Cornish Names for the Calendar Months


Origins


Genver is from Latin Ianuarius, meaning the month of Janus – the Roman god of transitions, often portrayed as having two faces, one looking back and one looking forward.

Whevrel is from Latin Februarius, meaning the month of Februus – the Roman god of purification. 'Whevrer' is a reconstructed early form that is unattested in historical Cornish.

Merth is from Latin Martius, meaning the month of Mars – the Roman god of war, and originally a god of agriculture. 'Meurth' is a reconstructed early form that is unattested in historical Cornish.

Ebrel is from Latin Aprilis – probably related to Latin aperire ‘to open’ (referring to blossom, flowers), but also associated with the Greek Aphrodite, goddess of love.

is from Maia – the Greek goddess who came to be associated with the Roman Bona Dea, the goddess of fertility.

Metheven is from Brythonic *Mediosaminos, meaning ‘of midsummer’ (compare hav from *samos), because the summer solstice falls in this month. Efen is a clipped form.

Gortheren is a reworking of original Gorefen (also found) meaning the month after June (gor- ‘over’).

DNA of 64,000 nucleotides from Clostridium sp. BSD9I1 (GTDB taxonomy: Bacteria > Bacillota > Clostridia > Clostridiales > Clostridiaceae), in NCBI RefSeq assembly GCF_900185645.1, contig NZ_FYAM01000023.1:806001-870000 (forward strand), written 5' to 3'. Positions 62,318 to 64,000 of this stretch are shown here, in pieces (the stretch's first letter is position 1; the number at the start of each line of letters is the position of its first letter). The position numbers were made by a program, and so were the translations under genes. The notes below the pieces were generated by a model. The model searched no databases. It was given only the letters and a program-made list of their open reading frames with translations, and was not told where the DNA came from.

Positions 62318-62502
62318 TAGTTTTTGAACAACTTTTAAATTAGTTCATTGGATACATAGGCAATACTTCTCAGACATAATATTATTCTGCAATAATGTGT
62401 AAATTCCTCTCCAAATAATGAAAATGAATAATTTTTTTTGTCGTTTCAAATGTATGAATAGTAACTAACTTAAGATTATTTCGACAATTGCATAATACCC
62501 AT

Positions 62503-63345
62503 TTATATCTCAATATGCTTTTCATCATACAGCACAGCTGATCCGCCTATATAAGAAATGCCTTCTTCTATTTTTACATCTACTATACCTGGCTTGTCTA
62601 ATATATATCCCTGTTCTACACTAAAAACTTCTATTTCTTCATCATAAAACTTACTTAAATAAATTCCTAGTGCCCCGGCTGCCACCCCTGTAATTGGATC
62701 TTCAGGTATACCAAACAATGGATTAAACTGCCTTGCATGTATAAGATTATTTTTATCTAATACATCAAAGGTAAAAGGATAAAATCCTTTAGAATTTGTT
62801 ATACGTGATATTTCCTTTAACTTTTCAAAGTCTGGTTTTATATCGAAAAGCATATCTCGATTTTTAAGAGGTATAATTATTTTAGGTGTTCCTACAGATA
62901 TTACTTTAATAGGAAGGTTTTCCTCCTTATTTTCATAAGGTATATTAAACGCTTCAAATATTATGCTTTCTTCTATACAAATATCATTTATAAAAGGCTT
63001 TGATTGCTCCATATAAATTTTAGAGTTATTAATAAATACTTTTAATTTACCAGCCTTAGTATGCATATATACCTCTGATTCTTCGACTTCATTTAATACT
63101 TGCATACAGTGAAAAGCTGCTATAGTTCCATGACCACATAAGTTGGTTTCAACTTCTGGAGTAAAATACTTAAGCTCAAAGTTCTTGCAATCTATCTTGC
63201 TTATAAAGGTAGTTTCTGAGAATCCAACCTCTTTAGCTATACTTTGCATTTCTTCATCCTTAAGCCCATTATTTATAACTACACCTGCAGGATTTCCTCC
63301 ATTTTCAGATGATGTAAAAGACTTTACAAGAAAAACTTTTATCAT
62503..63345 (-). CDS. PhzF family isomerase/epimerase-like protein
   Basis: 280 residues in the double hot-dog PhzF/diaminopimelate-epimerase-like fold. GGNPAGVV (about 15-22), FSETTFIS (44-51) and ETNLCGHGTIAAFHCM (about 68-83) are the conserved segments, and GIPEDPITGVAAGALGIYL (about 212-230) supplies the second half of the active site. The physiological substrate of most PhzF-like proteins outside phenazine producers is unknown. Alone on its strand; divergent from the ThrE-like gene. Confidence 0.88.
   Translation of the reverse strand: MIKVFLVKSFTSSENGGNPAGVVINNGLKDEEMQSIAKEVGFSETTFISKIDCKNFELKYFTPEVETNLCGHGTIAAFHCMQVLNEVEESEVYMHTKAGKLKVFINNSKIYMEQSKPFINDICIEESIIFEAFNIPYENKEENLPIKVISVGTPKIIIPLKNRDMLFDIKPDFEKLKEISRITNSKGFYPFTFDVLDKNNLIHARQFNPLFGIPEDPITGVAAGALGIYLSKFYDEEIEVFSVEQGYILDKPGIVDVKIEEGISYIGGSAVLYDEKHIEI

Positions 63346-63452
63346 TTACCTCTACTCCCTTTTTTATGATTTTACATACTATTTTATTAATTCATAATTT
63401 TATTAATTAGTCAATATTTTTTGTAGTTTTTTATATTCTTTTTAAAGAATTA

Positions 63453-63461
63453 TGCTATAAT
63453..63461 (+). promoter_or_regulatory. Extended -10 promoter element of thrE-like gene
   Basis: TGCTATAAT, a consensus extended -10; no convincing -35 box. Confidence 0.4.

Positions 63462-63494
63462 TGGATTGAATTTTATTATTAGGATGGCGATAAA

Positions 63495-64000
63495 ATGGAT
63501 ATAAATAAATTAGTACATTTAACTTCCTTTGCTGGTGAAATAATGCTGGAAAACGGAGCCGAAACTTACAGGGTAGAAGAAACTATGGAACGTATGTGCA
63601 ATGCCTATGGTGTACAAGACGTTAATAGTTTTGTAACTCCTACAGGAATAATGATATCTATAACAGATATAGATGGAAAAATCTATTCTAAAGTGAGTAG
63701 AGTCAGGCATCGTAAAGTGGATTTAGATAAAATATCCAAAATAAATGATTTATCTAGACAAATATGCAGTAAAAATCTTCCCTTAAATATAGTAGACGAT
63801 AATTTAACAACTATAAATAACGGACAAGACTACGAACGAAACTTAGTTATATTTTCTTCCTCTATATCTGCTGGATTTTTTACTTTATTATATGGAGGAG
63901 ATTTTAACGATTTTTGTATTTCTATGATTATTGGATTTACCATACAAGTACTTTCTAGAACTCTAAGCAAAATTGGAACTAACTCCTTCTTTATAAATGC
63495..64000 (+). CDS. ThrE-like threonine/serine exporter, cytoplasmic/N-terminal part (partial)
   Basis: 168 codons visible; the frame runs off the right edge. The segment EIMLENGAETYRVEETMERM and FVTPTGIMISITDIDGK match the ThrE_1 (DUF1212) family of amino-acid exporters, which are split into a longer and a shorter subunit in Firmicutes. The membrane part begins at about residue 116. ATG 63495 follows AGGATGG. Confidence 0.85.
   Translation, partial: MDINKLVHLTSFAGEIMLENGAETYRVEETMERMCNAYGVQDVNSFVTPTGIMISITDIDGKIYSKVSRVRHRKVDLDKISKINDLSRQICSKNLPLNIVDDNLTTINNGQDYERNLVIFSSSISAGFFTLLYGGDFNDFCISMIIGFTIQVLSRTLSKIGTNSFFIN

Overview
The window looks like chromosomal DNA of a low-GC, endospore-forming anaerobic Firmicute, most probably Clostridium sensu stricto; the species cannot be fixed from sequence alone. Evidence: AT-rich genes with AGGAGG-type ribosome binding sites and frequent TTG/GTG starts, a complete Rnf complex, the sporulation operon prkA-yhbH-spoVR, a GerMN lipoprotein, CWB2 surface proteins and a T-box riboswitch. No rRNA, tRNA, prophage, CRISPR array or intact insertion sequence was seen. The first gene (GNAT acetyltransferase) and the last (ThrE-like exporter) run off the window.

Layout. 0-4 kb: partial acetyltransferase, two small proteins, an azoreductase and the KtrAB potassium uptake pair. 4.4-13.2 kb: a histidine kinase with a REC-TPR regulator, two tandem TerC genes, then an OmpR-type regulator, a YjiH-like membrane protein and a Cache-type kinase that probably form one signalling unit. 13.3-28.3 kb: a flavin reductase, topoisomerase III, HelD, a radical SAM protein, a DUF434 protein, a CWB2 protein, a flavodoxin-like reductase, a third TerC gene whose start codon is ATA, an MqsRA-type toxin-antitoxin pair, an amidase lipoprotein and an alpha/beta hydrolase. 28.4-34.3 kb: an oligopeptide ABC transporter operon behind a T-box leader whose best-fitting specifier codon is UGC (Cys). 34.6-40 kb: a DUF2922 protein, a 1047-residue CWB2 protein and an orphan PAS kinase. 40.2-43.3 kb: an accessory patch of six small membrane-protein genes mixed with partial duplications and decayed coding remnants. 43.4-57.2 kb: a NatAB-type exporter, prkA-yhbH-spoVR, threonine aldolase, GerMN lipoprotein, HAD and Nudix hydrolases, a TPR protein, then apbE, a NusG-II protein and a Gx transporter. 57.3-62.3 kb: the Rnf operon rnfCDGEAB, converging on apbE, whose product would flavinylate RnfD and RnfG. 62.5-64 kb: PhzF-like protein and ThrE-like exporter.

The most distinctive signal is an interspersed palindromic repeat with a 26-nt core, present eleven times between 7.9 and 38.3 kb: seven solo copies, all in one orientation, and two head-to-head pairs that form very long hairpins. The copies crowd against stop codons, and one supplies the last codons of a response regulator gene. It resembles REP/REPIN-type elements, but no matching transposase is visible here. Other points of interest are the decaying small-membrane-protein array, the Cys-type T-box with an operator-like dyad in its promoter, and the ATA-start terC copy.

Est is ultimately from Latin Augustus, the title given by the Roman senate to the first emperor, who was born in this month.

Gwydngala is a transparent formation meaning the time of harvest ‘when the straw is pale’ (compare Welsh Medi related to Cornish mejy).

Hedra (Hydref in Welsh) is probably a compound of what is still retained in Welsh as hydd ‘stag’ (Cornish carow) and Welsh bref ‘bleating’, referring to the rutting season of deer (and evidence that Cornish brivya should not be confined to sheep).

Du is transparently ‘black, dark’ referring to the failing of the light.

Kevardhu is prefix kev (intensification) + ar (upon, added to – related to wàr) + du indicating the month when the light is at its dimmest (i.e. the month in which the winter solstice falls).


A note on grammatical usage

All the Cornish names for months may be used adjectivally after mis ‘month’, or as masculine singular nouns in their own right. The resulting phrase with mis is both a masculine noun (like mis itself) and also an adverb. Thus mis Genver means ‘January’ or ‘in January’. It is possible to say in mis Genver but this is rare.


Ian Jackson

May 2020